Departmental Papers (Classical Studies)

Document Type

Journal Article

Date of this Version

October 1987


Reprinted from American Journal of Philology, Volume 108, Issue 3, 1987, pages 416-426.
Publisher URL:


Hipponax fr. 48 Dg. has been understood in the past as a statement of the poet's poverty and hunger.1 More recently, however, scholars have pointed out the humor and ambiguity of the fragment, noting in particular the mock-heroic diction of the first two lines and the bathos that results when this sort of diction is applied to such an apparently trivial subject as one's own hunger.2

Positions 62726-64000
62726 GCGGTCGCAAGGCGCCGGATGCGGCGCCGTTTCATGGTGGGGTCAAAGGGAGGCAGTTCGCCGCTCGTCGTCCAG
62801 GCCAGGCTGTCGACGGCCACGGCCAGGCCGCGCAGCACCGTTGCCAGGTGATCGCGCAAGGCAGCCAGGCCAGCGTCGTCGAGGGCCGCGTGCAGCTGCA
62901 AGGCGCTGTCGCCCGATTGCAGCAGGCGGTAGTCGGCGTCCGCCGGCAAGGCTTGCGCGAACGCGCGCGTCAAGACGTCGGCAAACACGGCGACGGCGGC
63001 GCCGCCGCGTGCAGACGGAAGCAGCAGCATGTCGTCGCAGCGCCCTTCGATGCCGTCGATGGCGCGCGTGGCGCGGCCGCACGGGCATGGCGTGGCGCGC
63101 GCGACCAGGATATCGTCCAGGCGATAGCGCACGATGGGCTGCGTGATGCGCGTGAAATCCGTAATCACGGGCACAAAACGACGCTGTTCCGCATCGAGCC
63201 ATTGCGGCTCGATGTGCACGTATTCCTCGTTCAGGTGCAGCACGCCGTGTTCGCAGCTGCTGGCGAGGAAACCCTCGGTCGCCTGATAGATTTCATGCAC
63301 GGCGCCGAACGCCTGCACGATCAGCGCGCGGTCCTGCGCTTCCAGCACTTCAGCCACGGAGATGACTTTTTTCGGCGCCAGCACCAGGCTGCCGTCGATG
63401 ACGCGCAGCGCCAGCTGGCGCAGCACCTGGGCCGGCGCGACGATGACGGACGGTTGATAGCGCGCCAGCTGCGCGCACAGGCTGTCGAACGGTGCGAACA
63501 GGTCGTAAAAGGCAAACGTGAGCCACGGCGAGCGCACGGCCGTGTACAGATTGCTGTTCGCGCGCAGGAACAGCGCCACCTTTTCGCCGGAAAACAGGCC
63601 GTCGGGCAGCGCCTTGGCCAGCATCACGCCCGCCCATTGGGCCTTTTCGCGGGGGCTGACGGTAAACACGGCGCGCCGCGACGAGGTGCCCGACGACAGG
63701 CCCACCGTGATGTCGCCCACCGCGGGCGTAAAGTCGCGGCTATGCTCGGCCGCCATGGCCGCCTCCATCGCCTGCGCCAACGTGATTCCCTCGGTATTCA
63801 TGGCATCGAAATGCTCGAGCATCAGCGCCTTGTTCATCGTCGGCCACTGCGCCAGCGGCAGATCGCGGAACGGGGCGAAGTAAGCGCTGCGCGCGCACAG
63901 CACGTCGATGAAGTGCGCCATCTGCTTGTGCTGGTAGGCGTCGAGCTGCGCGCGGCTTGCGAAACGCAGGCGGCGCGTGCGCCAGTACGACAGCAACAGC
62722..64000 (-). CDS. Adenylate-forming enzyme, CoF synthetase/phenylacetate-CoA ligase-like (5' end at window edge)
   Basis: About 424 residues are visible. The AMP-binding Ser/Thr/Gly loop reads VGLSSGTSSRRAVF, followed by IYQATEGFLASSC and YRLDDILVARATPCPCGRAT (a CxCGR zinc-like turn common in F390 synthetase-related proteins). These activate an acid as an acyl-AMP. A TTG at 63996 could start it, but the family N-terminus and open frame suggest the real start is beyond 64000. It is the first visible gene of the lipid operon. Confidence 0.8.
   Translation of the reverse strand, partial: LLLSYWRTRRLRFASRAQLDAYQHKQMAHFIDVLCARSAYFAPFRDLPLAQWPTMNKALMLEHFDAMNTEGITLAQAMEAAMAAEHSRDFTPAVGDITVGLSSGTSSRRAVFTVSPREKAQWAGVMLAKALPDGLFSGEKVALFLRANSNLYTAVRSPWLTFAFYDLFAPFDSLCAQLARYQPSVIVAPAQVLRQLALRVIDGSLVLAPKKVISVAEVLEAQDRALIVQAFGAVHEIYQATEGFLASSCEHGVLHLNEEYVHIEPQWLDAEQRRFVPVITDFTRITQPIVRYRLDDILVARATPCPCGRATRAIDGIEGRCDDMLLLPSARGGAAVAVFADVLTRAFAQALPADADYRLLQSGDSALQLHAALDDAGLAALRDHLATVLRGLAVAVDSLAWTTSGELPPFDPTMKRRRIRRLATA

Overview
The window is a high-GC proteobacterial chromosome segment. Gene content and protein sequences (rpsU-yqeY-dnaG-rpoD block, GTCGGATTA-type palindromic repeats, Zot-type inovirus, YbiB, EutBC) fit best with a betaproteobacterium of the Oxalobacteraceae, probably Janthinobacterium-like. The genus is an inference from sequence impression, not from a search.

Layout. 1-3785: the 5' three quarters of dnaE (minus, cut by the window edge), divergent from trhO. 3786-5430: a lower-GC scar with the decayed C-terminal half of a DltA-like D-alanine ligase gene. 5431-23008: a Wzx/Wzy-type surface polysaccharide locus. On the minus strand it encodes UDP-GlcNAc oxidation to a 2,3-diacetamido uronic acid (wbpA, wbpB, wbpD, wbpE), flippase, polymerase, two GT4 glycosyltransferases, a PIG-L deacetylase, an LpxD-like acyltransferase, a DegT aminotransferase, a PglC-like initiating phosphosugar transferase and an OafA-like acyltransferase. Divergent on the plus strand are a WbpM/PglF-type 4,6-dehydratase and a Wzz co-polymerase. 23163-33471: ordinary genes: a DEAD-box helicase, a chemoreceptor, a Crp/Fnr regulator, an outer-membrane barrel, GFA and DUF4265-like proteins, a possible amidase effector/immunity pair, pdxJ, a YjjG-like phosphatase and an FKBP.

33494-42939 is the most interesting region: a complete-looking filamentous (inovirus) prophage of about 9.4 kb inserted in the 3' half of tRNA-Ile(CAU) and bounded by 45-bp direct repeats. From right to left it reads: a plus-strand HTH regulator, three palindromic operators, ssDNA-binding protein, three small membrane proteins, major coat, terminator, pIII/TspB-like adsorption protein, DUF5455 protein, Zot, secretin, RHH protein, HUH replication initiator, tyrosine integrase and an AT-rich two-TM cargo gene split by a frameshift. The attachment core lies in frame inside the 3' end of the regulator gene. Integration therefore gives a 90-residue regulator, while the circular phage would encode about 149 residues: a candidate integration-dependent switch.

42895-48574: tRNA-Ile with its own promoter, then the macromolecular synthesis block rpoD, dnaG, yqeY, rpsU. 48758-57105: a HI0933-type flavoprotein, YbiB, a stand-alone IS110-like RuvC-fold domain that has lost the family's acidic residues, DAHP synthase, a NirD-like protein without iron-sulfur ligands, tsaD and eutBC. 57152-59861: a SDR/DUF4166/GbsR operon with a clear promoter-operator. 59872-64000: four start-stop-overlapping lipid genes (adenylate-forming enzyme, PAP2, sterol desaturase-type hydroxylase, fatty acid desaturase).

Date Posted: 25 September 2006

This document has been peer reviewed.